VERY NICE 2002 Clayton 16x60 2 bedroom 2 bath. Has refrigerator, cook stove Refrigerated air plus some furniture. Setup in park in Hobbs or can be moved. Call 575-622-0035. D01090.

ALL BILLS PAID 3br, 2ba, $680 mo., brand new everything. 1br $480. 502 S. Wyoming. 622-4944

EFFICIENCY 1 br, wtr paid, No pets, laundry fac, stove/ref. Mirador Apts, 700 N. Missouri. 627-8348.

2004 FLEETWOOD 2br, 2ba, all electric, very energy efficient, will sell furnished or unfurnished, in Senior Park, call 623-8930 or Management 624-1283, $28,500.

EFFICIENCY 2 BR, downtown, clean, water paid. Stove & frig. No Pets/HUD Call 623-8377

520. Lots for Sale

OWNER FINANCING for a limited time. Ready to build 5 acre lots w/ great views & good covenants. Located 9 miles West of Roswell @ the Club House Banquet Facility. Free land maps and at entrance. 575-623-1800.

LARGE 3/2, unfurnished w/ref. air, 1212 N. Washington, no HUD. 6238240

1 & 2 BR’s, 1BA, 3 locations, No HUD, no pets, rental history req., 6241331 for appt, M-Th, 8am4pm REMODELED 1 br, utilities included for $550 mo. $250 deposit SW 910-8603

PREMIUM 5 Acre tracts, Owner will finance with 10% down, New Construction only (no mobile homes), , Pecan Lands West on Brown Rd. between Country Club & Berrendo Rd. 622-3479, 624-9607, 626-6790, 6266791, 626-4337

1 BDR, near NMMI, private yard, no smoker, $650 includes utilities, 317-0080 for application. APTS FOR rent 1,2,3, bedrooms some all bills paid call mike roswell area cell (575)637-2753. 2 BR. 1700 W First St. No pets. $495 + electric. 637-9992.

Mobile Home Lots for Sale $18,000. Owner financing w/ $4000 down. 50 lots to choose from. On Washington & Brasher. We Take Visa and Mastercard! 625-9746 or 420-1352.


535. Apartments Furnished

105 S Ohio 1 br studio apt. $550 mo. 408 N Lea 2 br apt $675. All bills paid on both. Call 652-9682

908 W. 8th St Apt C, 1 bd, 1 ba, appliances. $200 dep. $300 mo. water & elec. pd. 505-296-4057

1 BD, all bills pd, no pets, no smoking, no HUD - 623-6281

1 BDR, fully furnished, near NMMI, private yard, no pets, no smoker, $850 includes utilities, 317-0080 for application.

2301 N. Grand, 2br, 1.5ba, 1car garage & laundry room. 910-4225.

36-B BENT Tree.-$900 a mo, $800Dep., 2/2, 1 Car Gar -Stove, Frig, DW, W/DEverything new! Prudential Enchanted Lands Realtors 575-6242262



Plumber (Previous applicants need not to apply) Veterinary Assistant Instructor *Nursing Faculty Retention Specialist (Plus 23.5 Stipened Above Salary)

*Dental Hygiene Program Director (28% Above Salary Plus $4,000 Program Director Increment for 12 mos.)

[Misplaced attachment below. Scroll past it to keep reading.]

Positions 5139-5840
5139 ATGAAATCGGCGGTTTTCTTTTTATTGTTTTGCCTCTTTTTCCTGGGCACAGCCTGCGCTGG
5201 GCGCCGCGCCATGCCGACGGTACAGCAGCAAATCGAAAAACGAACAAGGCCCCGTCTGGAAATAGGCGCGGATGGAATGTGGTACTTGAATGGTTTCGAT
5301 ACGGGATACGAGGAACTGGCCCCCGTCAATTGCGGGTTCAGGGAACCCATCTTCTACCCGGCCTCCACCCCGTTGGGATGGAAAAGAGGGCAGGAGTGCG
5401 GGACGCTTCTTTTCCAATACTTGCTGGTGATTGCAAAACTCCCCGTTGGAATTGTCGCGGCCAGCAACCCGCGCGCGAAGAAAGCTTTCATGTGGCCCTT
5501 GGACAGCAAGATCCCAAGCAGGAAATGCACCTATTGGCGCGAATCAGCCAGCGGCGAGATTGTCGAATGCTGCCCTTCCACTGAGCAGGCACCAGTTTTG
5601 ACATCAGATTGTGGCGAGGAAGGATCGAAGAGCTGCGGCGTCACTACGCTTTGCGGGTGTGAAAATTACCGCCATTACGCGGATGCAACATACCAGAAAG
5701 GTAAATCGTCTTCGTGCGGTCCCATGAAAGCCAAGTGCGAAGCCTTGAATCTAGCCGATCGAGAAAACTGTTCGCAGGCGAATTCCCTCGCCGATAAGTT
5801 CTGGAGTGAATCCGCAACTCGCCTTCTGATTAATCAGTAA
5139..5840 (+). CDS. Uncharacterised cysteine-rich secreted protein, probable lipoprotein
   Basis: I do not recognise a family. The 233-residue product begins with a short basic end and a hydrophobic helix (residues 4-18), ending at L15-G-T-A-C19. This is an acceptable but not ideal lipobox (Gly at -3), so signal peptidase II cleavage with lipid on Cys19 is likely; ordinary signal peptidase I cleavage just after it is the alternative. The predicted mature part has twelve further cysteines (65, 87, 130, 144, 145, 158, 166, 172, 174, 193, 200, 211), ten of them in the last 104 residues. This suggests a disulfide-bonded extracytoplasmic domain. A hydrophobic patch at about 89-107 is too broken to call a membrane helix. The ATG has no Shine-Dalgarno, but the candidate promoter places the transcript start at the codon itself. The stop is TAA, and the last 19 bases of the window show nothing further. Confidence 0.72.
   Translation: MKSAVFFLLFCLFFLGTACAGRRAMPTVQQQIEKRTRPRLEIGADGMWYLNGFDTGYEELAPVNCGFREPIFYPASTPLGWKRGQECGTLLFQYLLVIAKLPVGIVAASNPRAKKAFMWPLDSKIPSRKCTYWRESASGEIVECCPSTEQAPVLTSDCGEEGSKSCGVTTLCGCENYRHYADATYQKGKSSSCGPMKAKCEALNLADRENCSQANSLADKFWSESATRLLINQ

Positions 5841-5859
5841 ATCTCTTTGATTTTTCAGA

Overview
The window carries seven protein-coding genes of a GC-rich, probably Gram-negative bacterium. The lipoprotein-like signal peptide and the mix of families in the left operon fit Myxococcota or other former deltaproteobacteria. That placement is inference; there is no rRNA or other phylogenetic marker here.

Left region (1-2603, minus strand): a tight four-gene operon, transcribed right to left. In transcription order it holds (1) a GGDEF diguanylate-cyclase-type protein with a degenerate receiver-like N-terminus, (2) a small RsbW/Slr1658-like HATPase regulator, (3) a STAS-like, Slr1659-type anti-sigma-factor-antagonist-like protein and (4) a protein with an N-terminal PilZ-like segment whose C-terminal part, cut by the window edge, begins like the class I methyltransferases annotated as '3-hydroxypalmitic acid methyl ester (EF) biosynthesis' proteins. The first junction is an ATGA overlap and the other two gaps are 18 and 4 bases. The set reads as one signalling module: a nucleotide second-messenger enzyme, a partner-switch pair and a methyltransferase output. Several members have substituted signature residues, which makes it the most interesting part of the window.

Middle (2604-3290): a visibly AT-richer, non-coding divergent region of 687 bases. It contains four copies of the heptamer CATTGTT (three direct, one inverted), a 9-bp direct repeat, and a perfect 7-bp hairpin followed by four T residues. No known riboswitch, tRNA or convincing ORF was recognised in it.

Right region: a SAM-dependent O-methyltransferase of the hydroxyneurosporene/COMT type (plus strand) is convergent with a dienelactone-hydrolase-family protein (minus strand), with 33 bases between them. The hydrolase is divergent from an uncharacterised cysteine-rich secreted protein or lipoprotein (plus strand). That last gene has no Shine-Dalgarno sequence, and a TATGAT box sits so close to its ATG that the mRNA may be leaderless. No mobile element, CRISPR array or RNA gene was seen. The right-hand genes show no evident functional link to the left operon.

Open Until Filled

Physical Plant Special Services Title V

11/12/10 11/12/10 11/12/10


$32,051.65 $35,978-38,933 $40,986.00 $49,824.24

*NOTE: This position is funded through an external grant. Continued employment beyond the fiscal year is contingent upon continued funding.

Specific information on the above position(s) may be obtained by calling (575) 624-7412 or (575) 624-7061 or our website

TO APPLY: All applicants must submit an application for each job for which they are applying. A complete application packet consists of a letter of interest, resume, an ENMU-R Application form, and complete transcripts for those positions requiring a degree and/or if claiming college education. Failure to submit a complete application packet and all its requirements will invalidate your application. The ENMU-R application and job announcement(s) for the above position(s) are available in the Human Resources office at ENMU-Roswell, 61 University Blvd. Roswell, NM 88203 or on our website Completed applications MUST be in the Human Resources office by 12:00 p.m. on Friday of the closing day, to be considered for this position. HR office hours are Monday - Thursday 7:30 - 6:00 and Friday from 8:00 - 12:00. Successful applicants will be subjected to a Background Investigation prior to appointment. Appointment will be conditional upon satisfactory completion of Background Investigation. New Mexico is an open record state. therefore; it is the policy of the University to reveal to the public the identifies of the applicants for whom interviews are scheduled. ENMU-Roswell reserves the right to cancel. change, or close any advertised position at any time. The decision to do so will be based upon the needs of the University and the final determination will rest with the President.

ENMU-Roswell is an EOE/AA/ADA Employer

540. Apartments Unfurnished

702-B E Third.-$475 a mo, $475 Dep., 2/1, Water paid, Stove, Frig. Prudential Enchanted Lands Realtors 575624-2262 711 BAHIA.-$1025 a mo, $1000 Dep., 2/2, 2 Car Gar -Stove, Frig, DW Prudential Enchanted Lands Realtors 575-624-2262 2 BR, 2 bath. No Hud. All electric, w/d hookup $600 mo. $300 dep. 910-0827 2 BR, 1 bath, stove & refrigerator, A/C.

Call 910-8170.

545. Houses for RentFurnished

BEAUTIFUL BRAND new 3br, 2ba house, FLETC ready. 623-8240 3-4 bd/2 ba, great yard, NRoswell, $1200 mo., references 619-993-5604.

2 BR, 2 BA, lawn care incl, No HUD, no pets, 2 person max, 624-1331 for appt, MTh, 8AM-4PM